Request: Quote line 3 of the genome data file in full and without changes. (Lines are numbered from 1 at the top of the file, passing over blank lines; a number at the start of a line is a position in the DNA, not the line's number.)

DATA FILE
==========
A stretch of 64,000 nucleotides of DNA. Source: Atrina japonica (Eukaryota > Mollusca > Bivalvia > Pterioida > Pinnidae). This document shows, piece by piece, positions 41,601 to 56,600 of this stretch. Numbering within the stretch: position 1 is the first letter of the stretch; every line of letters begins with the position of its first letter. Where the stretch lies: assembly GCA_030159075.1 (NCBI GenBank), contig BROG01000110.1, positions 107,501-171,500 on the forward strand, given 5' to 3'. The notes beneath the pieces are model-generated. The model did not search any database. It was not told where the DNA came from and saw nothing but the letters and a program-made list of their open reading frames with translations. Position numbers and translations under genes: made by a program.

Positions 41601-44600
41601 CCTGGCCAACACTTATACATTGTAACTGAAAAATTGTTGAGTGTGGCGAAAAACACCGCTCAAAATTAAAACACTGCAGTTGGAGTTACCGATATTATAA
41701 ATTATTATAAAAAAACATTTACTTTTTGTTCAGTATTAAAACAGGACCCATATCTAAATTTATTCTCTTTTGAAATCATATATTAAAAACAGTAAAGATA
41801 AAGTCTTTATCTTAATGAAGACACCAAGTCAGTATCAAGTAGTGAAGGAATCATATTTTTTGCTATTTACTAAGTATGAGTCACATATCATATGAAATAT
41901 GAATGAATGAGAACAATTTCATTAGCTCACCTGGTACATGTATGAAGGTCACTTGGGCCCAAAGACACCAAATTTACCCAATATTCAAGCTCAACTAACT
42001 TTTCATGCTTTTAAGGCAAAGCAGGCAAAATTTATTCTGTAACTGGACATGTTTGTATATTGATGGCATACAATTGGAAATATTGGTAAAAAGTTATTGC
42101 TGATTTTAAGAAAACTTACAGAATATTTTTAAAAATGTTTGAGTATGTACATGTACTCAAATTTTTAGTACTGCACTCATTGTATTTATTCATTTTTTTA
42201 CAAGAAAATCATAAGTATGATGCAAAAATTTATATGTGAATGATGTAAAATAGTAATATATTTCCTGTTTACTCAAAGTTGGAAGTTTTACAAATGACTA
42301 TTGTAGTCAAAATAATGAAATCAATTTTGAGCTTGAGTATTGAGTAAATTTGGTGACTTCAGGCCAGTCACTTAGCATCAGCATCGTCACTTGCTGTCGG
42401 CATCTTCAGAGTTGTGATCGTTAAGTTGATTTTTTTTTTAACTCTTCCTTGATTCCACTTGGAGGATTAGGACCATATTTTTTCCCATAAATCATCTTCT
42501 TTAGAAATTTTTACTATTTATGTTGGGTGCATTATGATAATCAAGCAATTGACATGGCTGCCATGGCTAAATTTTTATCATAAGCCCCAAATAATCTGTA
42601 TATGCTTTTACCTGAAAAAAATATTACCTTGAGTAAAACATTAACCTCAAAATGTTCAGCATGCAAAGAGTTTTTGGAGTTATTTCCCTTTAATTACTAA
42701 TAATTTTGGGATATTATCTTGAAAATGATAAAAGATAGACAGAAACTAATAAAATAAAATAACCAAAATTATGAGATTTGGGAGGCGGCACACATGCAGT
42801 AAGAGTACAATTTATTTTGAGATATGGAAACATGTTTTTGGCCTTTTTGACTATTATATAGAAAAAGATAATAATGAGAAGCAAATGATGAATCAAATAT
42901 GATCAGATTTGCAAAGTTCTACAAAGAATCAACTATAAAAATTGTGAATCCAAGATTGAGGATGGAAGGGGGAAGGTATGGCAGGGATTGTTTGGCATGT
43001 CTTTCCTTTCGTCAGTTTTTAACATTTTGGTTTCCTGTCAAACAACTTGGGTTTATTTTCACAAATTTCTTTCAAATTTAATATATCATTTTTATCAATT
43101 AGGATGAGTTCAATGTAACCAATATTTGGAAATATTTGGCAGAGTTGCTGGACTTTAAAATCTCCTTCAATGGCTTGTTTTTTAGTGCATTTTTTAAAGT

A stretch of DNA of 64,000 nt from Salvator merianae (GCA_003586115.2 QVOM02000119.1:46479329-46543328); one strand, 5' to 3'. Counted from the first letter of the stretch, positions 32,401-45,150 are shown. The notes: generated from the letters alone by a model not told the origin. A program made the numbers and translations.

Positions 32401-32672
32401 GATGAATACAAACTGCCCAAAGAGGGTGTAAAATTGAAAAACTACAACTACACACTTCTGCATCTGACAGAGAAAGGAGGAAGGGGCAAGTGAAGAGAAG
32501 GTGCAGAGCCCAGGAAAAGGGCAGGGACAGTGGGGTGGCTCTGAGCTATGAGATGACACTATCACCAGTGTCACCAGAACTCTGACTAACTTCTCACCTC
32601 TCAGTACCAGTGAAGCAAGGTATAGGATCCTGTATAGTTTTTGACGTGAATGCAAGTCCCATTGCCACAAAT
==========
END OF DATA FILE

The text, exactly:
41601 CCTGGCCAACACTTATACATTGTAACTGAAAAATTGTTGAGTGTGGCGAAAAACACCGCTCAAAATTAAAACACTGCAGTTGGAGTTACCGATATTATAA